Classroom training was not possible. So, Swiggy began to virtually train up to 45,000 delivery partners to cultivate new habits. For instance, the food-ordering business requires a delivery person to just pick up a brown bag from the restaurant and ferry it to the user’s location. The restaurant takes responsibility for the contents of the brown bag.
But with Swiggy Genie and groceries, its delivery personnel are responsible for the contents and quality of items they pick up. Swiggy’s operations team prepared videos of step-by-step explainers of these new processes. In early April, Swiggy began an app-based video training programme for its delivery partners.
More than 25,000 experienced delivery personnel accessed these training modules on the delivery partner app, followed by a test conducted in various regional languages. According to a Swiggy delivery executive, the tests help to stay updated with small changes in processing orders. It typically takes him an hour to check these videos.
The learning modules focus on specific points like what is a grocery pickup, how is it different from a food pickup? What is the difference between a paid order and a non-paid order? (A paid order is for pick-up and drop errands. A non-paid order is one where the customer pays after confirming the order.)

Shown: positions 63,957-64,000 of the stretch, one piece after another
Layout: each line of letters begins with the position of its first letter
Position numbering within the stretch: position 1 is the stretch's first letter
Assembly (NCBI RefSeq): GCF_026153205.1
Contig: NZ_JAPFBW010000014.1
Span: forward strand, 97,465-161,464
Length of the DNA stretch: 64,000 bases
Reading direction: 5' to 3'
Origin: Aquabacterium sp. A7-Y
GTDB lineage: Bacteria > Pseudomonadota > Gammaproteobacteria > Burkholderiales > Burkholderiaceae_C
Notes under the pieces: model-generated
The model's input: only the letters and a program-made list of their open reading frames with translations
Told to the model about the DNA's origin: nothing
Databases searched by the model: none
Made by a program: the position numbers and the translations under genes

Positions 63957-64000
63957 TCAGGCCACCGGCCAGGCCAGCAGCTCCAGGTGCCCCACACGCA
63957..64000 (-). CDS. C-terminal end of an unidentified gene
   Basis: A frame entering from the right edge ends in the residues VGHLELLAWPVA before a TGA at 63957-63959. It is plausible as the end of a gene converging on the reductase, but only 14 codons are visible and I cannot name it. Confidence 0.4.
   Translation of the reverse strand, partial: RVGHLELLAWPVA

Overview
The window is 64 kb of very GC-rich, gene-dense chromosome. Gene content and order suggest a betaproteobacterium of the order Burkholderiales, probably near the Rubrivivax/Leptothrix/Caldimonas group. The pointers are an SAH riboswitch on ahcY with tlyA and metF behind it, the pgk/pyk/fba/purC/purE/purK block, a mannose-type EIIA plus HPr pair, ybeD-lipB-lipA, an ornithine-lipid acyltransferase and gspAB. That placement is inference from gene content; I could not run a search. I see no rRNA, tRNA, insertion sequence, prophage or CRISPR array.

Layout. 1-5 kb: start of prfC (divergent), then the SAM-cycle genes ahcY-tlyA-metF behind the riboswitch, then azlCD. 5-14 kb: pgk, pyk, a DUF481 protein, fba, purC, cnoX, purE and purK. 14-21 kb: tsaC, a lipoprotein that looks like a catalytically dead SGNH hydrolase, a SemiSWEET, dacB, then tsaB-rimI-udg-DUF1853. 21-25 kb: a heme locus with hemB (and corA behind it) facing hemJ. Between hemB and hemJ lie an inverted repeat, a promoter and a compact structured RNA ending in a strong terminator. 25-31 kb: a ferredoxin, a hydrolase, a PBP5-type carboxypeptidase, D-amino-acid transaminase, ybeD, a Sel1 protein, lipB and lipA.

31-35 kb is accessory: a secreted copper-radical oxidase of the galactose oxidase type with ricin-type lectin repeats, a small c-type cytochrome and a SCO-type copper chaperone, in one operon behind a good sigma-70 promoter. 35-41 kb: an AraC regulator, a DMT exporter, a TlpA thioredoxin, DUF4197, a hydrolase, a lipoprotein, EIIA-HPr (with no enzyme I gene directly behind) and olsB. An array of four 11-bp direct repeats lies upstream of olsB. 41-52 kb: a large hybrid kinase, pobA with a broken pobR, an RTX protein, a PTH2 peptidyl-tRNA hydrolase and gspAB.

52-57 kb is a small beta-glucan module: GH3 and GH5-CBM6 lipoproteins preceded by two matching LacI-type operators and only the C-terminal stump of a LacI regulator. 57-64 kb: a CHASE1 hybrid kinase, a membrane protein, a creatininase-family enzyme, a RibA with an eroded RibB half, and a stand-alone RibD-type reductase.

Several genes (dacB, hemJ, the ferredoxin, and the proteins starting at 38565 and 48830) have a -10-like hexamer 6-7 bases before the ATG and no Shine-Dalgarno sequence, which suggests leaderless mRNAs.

To widen the scope of its store listings, Swiggy began to crowdsource information—asking its customers to share details of their favourite shops. “In a locked-down world where I can’t send people out to do a survey, and I can only rely on Google and other such public information to some extent, we had to ensure no popular stores are missed out. Just ask the consumer,” says Sunder of Swiggy.
Sunder says Swiggy previously did this while expanding its food services to new cities. “We asked consumers to tell us the most famous restaurants in their neighbourhood. Local intelligence is always good,” he says. Swiggy even launched food services in Manipal (an education hub) before Karnataka’s second-largest city, Hubballi-Dharwad, because a crowdsourcing initiative showed far more demand from Manipal.
Swiggy’s Wish Granted by the Genie
Swiggy worked out compensation packages for delivery personnel during the ongoing Covid-19 phase, as well as for when normalcy eventually sets in. “We are changing the way compensation structures work,” says Sunder.
Before the lockdown, the incentives were for maximising food deliveries. “But now, it is hard to generate many orders for delivery partners to be able to make what they are used to. With low order volumes, they won’t even come to work,” he adds. Instead, Swiggy extended a minimum guarantee to more delivery personnel to keep them logged in to Swiggy even during the lockdown.
The company also had to adapt its compensation system for its three line items—food, groceries, Genie. This is because the average distance of a food order for a delivery-partner is 3.5-4 kilometres. But for a Swiggy Genie order, distance is defined by the consumer. So, the compensation system has to factor in varied scenarios for distances that a Genie delivery demands.